Landscape photography is something that most of us do at some point. Even if we’re not particularly interested in landscape as a topic, we often take our cameras with us when we go on vacation and want to be able to capture that beautiful scene that’s laid before us.
Newer photographers can often feel quite disappointed if they leave their cameras to figure things out for themselves in automatic modes and manual mode can seem overwhelming, but it’s really not that difficult to get to grips with, as Mads Peter Iversen demonstrates in his latest video.
The video is 24-minutes long and covers all of the topics you need in order to take control of your shot so that you decide how the final result looks and not how your camera thinks it should look. Even looking at the index of timestamps for the different sections in the video, it seems like it’s a lot of things to learn, but it’s really not once you break it down.
- 0:00 – Shooting full manual mode
- 0:55 – Focus mode
- 1:43 – Metering mode
- 2:27 – White balance
- 4:21 – Importance of MANUAL
- 5:38 – How I focus
- 7:55 – ISO, aperture, shutter speed, histogram, zebra stripes
- 11:25 – Manual or Aperture priority?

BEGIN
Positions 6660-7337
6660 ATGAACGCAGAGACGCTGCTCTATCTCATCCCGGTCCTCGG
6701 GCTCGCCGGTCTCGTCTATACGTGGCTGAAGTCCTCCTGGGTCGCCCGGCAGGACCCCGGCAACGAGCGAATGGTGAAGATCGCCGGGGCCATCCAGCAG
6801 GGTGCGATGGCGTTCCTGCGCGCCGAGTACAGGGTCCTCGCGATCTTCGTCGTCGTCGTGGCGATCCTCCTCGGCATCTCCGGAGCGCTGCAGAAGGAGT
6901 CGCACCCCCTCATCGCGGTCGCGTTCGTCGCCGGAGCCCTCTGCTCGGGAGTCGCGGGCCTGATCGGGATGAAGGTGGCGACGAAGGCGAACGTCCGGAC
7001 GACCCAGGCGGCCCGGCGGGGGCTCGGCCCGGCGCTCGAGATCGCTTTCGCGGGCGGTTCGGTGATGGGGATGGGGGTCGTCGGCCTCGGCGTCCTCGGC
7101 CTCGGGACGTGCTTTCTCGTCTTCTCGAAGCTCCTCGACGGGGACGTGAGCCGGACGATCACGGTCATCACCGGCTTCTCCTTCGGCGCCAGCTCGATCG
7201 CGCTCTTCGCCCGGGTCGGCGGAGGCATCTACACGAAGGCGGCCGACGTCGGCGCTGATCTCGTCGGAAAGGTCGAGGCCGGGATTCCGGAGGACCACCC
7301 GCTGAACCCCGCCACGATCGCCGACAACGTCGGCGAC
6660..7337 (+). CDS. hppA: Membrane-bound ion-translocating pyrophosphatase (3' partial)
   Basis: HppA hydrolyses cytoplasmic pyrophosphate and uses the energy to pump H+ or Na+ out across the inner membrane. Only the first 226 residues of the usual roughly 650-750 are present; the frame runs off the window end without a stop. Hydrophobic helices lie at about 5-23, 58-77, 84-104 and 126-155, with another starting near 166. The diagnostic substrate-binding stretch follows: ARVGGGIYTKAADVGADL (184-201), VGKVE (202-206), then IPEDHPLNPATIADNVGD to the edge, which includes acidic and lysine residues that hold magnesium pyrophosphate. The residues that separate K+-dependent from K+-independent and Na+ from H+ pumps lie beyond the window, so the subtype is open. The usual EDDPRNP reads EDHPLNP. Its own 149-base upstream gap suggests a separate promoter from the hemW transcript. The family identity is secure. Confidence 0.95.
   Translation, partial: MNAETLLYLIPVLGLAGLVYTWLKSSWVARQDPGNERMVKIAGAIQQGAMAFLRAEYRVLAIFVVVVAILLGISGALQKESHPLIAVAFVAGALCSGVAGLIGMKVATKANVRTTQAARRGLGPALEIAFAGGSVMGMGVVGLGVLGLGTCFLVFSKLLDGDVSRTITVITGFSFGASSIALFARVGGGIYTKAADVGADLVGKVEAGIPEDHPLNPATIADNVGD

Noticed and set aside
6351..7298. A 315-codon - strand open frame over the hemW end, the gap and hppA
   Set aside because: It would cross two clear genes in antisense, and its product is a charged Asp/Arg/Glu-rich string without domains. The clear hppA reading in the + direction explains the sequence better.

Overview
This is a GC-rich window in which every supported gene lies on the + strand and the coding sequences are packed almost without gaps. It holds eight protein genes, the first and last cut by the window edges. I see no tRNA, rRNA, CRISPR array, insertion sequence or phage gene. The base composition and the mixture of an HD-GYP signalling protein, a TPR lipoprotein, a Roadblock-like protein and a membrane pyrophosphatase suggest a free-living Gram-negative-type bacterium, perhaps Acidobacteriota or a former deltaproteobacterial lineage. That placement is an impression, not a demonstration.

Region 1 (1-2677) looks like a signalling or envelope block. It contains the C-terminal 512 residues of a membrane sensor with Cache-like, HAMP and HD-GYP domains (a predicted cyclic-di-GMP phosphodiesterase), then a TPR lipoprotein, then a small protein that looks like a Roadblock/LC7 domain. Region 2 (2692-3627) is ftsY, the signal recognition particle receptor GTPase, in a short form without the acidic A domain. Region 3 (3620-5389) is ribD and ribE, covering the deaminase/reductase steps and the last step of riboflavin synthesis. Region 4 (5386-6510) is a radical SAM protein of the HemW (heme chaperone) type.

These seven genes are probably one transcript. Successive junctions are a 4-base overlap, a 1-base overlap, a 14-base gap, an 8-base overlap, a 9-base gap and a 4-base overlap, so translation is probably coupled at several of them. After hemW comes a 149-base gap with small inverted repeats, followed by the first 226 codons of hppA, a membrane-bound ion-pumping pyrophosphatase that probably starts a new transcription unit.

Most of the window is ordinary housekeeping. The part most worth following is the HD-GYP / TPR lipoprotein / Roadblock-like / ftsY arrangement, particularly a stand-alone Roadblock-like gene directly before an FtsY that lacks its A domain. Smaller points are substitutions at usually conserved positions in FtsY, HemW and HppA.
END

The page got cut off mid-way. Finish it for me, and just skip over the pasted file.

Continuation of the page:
- 13:40 – Composition
- 15:54 – Drive mode, steadyshot, intervalometer
- 19:47 – Focus stack and aperture f/16
- 21:40 – Wide-angle, no Antarctica, editing, final photos
Mads explains the different components of how and why it’s probably in your best interests to take complete control over your camera’s settings as well as when and why it’s sometimes best to let your camera at least figure out some of the elements of your shots, even if not all of them. He also covers some of the post-processing techniques to make your landscapes look the best they can, too.
They say that shooting manual “slows you down” when shooting and if you find that it slows you down and makes you think a little more about the scene that you’re capturing. If that’s true for you, then maybe that’s a good thing. The important point is to keep trying until it becomes second nature. And when you’re shooting and enjoying landscapes, it’s not like you’re usually in a rush anyway, so it’s a good time to get to grips with it.
How do you shoot your landscapes?